PICTURED: Stoat caught nipping into a grey faced petrel burrow in January this year.  

Can Waiheke become predator free?

By . Image credit Hue Ross, Hauraki Islands F&B / Waiheke Halo petrel project.. 2017 march

Waiheke is the site for a bold plan to send mustelids, feral cats, rabbits packing and when community support, technology and resources permit – rats and mice as well. But this is a long game – there is a lot to learn and a long way to go.

The Hauraki Gulf Conservation Trust (HGCT) is spearheading the initiative supported by partners including Ngati Paoa, Auckland Council, Department of Conservation, Hauraki Islands Forest and Bird, the SPCA and the Waiheke Resources Trust.

It builds on a number of community based initiatives on the island including Rocky Bay Ratbusters, Onetangi Halo Project, Te Matuku Bay Landcare Group and an increasing number of individual landowners.

By building on this knowledge and experience Waiheke has the potential to become one of the most significant community conservation initiatives in New Zealand and part of the Predator Free 2050 vision.

Thanks to funding from the Auckland Council and Department of Conservation the HGCT has embarked on a ‘proof of concept’ initial phase with mustelids (stoats, ferrets and weasels) as the first species to target. They are one of the most significant threats to native species and can be effectively controlled to low levels by trapping. Stoats are the most common of the three species found in traps.

A 400x 400m grid of steel using DOC 200 and 250 predator traps has been established across 2500 hectares from Whakanewha Regional Park (which already had an existing network) across to Onetangi. Around 150 traps have been placed in people’s backyards as well as areas of farmland, coast, forest and wetlands. Six local people have been employed part time to undertake the work.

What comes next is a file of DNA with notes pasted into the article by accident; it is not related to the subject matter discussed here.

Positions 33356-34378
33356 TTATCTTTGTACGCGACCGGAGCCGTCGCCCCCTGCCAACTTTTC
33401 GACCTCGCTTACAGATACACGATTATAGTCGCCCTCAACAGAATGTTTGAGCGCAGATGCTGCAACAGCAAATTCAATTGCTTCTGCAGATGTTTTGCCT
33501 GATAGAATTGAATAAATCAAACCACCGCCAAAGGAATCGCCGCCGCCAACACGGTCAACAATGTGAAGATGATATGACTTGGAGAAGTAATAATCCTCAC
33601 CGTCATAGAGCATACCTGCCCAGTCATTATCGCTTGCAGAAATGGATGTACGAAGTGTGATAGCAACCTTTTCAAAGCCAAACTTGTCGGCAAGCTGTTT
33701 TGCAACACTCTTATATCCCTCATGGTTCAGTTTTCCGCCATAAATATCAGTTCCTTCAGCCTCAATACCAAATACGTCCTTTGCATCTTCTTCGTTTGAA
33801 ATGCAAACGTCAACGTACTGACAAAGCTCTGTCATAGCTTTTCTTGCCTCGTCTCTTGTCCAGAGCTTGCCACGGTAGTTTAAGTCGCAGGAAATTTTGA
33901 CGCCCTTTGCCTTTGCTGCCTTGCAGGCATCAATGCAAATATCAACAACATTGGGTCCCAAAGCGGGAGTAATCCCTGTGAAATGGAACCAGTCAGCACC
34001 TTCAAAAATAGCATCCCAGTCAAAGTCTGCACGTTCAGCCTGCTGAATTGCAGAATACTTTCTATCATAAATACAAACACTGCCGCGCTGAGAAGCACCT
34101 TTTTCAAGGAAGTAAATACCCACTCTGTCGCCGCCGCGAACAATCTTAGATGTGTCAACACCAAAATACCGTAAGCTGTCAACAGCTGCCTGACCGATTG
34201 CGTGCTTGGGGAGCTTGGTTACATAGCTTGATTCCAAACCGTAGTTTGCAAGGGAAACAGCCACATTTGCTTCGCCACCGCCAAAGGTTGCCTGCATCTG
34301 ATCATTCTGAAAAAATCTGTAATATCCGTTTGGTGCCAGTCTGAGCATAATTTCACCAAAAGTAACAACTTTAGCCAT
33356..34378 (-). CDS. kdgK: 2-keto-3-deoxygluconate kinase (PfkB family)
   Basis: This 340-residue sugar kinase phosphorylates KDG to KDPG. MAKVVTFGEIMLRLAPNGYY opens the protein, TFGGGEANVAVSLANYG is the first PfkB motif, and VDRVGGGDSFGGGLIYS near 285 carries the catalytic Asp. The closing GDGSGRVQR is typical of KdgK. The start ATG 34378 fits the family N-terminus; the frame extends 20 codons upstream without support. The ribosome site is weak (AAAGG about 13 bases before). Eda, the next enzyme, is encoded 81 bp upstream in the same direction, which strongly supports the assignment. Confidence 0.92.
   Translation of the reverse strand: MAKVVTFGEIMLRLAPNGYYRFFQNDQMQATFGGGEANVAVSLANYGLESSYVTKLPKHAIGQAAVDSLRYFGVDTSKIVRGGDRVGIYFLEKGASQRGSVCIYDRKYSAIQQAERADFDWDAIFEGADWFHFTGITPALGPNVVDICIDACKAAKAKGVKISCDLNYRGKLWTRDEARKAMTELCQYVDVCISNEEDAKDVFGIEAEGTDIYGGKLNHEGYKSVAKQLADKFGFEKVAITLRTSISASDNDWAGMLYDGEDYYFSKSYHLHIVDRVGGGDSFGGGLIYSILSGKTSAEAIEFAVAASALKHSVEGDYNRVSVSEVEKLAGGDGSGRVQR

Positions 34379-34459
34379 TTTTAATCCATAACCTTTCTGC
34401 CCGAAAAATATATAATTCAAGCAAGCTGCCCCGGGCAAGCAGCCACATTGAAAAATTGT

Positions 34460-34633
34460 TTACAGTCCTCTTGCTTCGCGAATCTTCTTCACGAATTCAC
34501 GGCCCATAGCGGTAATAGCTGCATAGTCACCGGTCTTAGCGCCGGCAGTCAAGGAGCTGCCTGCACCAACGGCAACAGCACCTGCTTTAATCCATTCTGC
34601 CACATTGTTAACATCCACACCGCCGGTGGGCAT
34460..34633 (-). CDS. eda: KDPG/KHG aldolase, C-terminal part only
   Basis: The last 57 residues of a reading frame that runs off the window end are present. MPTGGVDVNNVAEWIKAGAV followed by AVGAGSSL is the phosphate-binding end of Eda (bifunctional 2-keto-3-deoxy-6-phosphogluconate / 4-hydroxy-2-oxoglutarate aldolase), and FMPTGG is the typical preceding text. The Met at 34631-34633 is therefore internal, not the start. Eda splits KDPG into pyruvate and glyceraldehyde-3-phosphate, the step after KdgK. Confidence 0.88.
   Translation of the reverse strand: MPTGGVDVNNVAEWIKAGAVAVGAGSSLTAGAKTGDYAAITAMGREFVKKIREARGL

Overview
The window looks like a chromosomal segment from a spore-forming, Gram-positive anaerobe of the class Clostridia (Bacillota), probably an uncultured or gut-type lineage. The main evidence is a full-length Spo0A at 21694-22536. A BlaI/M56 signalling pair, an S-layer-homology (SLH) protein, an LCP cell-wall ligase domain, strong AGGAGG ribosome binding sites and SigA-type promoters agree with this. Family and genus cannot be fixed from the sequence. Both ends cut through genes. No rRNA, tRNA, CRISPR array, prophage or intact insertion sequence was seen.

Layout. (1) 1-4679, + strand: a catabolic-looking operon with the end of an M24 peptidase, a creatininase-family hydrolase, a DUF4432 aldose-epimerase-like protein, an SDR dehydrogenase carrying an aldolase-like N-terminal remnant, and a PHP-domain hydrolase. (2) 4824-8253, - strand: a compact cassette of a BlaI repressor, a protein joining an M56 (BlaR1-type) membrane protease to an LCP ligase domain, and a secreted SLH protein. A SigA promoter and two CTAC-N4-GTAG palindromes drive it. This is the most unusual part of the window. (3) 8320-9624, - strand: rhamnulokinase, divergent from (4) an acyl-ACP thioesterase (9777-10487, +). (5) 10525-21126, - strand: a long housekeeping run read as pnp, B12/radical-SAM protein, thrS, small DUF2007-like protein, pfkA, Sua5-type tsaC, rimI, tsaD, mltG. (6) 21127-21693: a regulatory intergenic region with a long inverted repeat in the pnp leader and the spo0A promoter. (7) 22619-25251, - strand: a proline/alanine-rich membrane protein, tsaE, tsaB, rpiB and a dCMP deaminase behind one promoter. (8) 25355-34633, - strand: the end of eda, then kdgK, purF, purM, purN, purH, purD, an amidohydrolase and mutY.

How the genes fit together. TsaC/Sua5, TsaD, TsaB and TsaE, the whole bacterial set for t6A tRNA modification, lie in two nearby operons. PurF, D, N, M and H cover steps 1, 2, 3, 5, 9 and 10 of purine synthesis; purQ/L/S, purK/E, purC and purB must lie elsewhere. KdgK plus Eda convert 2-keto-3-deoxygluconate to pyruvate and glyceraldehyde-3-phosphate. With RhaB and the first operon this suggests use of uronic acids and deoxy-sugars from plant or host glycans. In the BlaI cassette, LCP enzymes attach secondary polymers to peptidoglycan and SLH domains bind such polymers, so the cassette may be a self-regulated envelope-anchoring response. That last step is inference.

To date five stoats have been caught. It may not seem like a lot of catch for the number of traps but these are wily predators which move large distances and one animal can have devastating effects on vulnerable species such as petrels, penguins, dotterel and kaka.

A wanted poster has been circulated around the community and in the Gulf News resulting in lots of sightings.

In the next month or so we will write up the results from this pilot and prepare a plan to as to how a predator free programme could be implemented across the whole island. Then we’ll discuss it with the community and potential funders. Community support is vital to the longterm success of the project as is ongoing funding.

Being pragmatic is really important here – some species like stoats, hedgehogs and rabbits can potentially be eradicated from Waiheke but the other species are trickier because they are so numerous and have small homes ranges. It is likely that initially we will just control species like rodents to levels where they have minimal impacts on key native fauna species and to a level we can realistically manage.

Feral cat management requires community buy-in around responsible pet management – feed your cat well, keep it inside at night. If you don’t want it anymore don’t let it go – give it to someone else or ring the SPCA for advice.
A shout out to all the people on Waiheke who have reported stoats, allowed us to trap on their properties and offered advice and support and landowners and groups investing time and resources into pest control.

Connecting this into one island wide programme is the way to a predator free Waiheke longterm but it will also require a biosecurity programme to stop eradicated pests from coming back.

Waiheke’s natural advantage:

  • A 10,000 hectare island, one of the most accessible and popular islands in the Hauraki Gulf;
  • The 2nd largest island in the Hauraki Gulf after Great Barrier;
  • Only 17km from downtown Auckland and a permanent population of over 8000 residents;
  • Welcomes over 700,000 visitors a year;
  • A diverse range of natural environments and native plant and animal communities extending from rocky shores, beaches and bays to wetlands and forests;
  • Increasing numbers of mobile native species such as North Island kaka are visiting as a direct result of successful pest mammal eradications on other Gulf Islands and the diversity of habitat on Waiheke.
  • A community of people who love where they live and appreciate the natural environment.

A tag line for the initial project work is “Kaka first then kiwi”in recognition of the value of protecting what is on the island now before any additional species are released. Waiheke offers endless opportunities to showcase people and biodiversity conservation living and working together. Please GET IN BEHIND and be a part of predator free Waiheke.